Shigella spp

From Dog
Shigella dysenteriae under electron microscopy[1]

Shigella spp are a Gram-negative, anaerobic zoonotic proteobacteria closely related to Escherichia coli and Salmonella spp.

Shigella species are human pathogens capable of colonizing the intestinal epithelium by exploiting epithelial cell functions and circumventing the host innate immune response[2]. The most common mode of transmission of this bacteria is the fecal-oral route. Outbreaks in humans occur via foods contaminated by hands or feces of carrier individuals. Insects, particularly flies, can also play a role as mechanical vectors. In highly endemic areas, dogs may shed Shigella temporarily.

Although only considered pathogenic to humans and primates, it has been identified in the intestinal microbiota of dogs.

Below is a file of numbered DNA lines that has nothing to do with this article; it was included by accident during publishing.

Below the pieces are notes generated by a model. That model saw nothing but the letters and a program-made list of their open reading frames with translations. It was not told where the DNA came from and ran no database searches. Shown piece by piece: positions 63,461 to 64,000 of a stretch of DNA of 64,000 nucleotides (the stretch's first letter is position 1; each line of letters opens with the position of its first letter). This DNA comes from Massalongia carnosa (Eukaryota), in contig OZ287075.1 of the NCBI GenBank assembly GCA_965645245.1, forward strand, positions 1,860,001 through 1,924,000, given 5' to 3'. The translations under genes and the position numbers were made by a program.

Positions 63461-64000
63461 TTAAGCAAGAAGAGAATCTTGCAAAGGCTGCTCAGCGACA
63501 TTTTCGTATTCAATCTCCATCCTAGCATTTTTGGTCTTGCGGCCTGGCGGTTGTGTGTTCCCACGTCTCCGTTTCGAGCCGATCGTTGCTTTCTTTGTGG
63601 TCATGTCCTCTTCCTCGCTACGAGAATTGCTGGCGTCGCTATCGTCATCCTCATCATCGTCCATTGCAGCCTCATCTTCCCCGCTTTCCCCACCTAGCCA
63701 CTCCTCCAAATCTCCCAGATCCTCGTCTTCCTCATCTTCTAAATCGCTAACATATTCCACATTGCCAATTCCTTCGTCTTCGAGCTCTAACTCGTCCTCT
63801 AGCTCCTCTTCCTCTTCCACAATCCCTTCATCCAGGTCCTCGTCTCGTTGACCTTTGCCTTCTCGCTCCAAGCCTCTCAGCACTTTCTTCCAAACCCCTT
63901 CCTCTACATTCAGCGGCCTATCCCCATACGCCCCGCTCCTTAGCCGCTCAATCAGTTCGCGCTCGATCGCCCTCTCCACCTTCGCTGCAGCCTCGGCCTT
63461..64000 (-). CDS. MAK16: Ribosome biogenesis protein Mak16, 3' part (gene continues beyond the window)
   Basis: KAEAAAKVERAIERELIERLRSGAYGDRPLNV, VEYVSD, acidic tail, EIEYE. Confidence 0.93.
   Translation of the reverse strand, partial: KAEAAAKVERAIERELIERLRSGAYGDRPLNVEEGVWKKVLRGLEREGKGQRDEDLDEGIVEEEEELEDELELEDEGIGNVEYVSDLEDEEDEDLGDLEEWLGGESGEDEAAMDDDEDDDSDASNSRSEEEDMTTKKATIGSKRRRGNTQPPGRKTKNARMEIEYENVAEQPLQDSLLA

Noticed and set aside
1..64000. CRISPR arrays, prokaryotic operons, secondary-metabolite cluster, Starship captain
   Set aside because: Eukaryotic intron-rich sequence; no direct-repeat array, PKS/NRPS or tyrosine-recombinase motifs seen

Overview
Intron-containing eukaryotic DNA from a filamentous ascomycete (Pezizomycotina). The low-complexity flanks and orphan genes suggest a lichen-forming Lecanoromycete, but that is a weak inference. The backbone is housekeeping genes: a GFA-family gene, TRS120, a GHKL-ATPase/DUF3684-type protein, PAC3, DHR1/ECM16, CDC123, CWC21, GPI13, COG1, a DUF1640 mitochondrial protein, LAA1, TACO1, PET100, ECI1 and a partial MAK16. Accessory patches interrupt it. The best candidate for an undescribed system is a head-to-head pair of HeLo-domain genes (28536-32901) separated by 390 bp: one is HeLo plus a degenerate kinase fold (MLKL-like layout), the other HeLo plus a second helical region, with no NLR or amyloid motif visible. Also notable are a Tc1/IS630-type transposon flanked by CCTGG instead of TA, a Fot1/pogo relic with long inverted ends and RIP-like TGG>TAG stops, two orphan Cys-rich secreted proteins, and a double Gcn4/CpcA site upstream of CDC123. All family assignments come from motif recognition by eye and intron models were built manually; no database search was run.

Species which are pathogenic to dogs include:

  • Shigella dysenteriae
  • Shigella flexneri
  • Shigella boydii
  • Shigella sonnei

Clinical signs are rare in dogs, with intermittent or transient diarrhea common.

Definitive diagnosis depends on isolation of the etiologic agent by culture of fecal material on selective media. Serologic identification and typing are important from the epidemiologic viewpoint[3].

Treatment in dogs is not usually required, but the current antimicrobial treatment of choice is trimethoprim-sulfamethoxazole.

Control methods are critical at minimizing spread of the bacterium, especially disposal of human waste and provision for potable water.


  1. Microbiology Book
  2. Sansonetti PJ (2001) Microbes and microbial toxins: paradigms for microbial-mucosal interactions III. Shigellosis: from symptoms to molecular pathogenesis. Am J Physiol Gastrointest Liver Physiol 280:G319–G323
  3. PH Source